Women of Achievement
for a woman whose achievements still enrich our lives:
Barbara Hewett Lawing
Whether meeting with mayors, running political campaigns, or working for the rights of women or the rights of workers, Barbara Lawing approached the task at hand with preparation and passion.
Barbara was born in Eaton, Ohio in 1938 and grew up there on a farm with five sisters. She became a nurse and married Allan Akehurst in the early sixties. After his death, she moved to Memphis with her two young children. In 1964 she married Frank Lawing. Together, the couple had three more children.
Barbara always believed strongly in equal rights for all and during the 1968 sanitation workers’ strike, these beliefs led her to take action. She and five other homemakers approached then Mayor Henry Loeb and demanded that he support the union’s quest for equal rights and equal pay for these city workers.
In the seventies, her belief in equality and justice for all took her to the forefront of the women’s movement. She chaired the Legal Status of Women in Tennessee Committee for the League of Women Voters and she served as Legislative Coordinator for NOW. In 1977 she was a delegate to the National Women’s Year Conference in Houston. A member of Women in Construction and the Coalition of Labor Union Women and Tennessee’s only delegate who belonged to a labor union, Barbara participated in the Labor Caucus.
She gave voice to her beliefs in justice and equality on the political scene as well. Barbara held leadership positions in the Shelby County Democratic Women and the Tennessee Women’s Caucus and was parliamentarian for the Tennessee Federation of Democratic Women.
She helped manage several pivotal campaigns including those of both Harold Ford Sr. and Harold Jr. A long-time friend of Al Gore’s, in 1992 she worked in the Clinton-Gore campaign. She was a mentor and advisor to many local politicians including City Council member Carol Chumney and state Representative Mike Kernell.
In a 1973 article in the Memphis Press-Scimitar she said, “The American housewife has so much to give and whatever her party preference, she should get involved. Political decisions often affect women and mothers more closely than they do men, especially local issues such as education. We need to have some say-so but we have very little.”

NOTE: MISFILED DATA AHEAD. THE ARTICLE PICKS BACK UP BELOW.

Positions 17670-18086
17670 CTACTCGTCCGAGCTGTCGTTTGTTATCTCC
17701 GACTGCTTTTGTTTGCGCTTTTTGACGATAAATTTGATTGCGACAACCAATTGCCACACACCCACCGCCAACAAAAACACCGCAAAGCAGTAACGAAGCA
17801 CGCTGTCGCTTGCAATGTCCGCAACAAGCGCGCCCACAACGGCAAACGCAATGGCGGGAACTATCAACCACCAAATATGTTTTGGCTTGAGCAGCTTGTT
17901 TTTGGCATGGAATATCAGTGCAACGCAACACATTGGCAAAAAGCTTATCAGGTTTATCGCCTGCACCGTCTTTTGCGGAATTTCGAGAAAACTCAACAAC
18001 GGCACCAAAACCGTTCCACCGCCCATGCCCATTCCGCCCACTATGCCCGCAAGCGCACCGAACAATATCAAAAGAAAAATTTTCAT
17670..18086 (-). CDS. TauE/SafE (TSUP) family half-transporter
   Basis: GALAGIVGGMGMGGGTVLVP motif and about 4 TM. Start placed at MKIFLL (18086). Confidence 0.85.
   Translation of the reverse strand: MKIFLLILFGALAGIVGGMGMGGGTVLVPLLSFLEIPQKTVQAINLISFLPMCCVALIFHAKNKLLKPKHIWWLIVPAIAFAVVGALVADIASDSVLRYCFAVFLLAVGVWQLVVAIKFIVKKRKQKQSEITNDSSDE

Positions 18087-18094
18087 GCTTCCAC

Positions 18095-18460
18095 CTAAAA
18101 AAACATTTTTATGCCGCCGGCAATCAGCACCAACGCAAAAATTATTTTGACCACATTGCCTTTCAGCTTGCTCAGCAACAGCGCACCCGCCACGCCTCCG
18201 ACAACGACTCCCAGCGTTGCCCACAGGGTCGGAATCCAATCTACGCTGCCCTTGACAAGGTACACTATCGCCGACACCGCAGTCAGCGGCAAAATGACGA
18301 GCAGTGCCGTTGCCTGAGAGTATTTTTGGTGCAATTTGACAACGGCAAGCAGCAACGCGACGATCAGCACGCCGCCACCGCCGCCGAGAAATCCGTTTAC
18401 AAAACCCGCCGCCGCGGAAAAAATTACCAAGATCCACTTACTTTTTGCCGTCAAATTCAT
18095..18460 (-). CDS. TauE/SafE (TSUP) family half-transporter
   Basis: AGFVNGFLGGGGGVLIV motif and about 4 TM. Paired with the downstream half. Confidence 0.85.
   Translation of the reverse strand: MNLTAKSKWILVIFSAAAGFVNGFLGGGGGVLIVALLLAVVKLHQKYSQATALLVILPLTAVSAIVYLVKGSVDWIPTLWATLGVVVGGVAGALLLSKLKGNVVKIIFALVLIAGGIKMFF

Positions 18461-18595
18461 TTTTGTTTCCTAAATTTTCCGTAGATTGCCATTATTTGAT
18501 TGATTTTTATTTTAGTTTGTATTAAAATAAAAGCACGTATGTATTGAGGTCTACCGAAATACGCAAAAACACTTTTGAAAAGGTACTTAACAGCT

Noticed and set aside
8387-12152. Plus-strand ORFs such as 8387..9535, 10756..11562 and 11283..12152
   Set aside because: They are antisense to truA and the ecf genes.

While committed to breaking down barriers and seeking justice, Barbara’s family was always her priority. Saturdays and Sundays were reserved for the family and during the week, she always tried to be home for dinner. Her goal was to attend only one evening meeting a week, but during political campaigns, all bets were off. When her children were young, she often bundled them up and took them along.
In the late seventies and early eighties, the family fell upon hard times financially. Realizing that higher education would be a means to greater earning power for her family, Barbara enrolled at the University of Memphis. Working through the University College, she earned both her bachelor’s and master’s degrees. She went on to teach economics for almost twenty years. She felt that athletes who attended her classes didn’t have the background they needed to be successful students, so for at least ten years she volunteered to tutor football players.
According to Carol Chumney, Barbara inspired her to “reach for her dreams.” A long-time friend said, “Barbara’s commitment in life was to women, to people of color and for people who were downtrodden, to make their lives better. Another said, “She believed in breaking down barriers, lived her values, and had a strong sense of social justice and equality for gender and race.” Following her death in 1998, Harold Ford Sr. said, “She was one of the warriors who went beyond race and said, ’I want what is right.’ She was just the greatest.”
Over the course of her sixty-eight years, Barbara Lawing worked tirelessly and passionately to seek justice and equality for all. Her life stands as an example and inspiration for women now and in the future.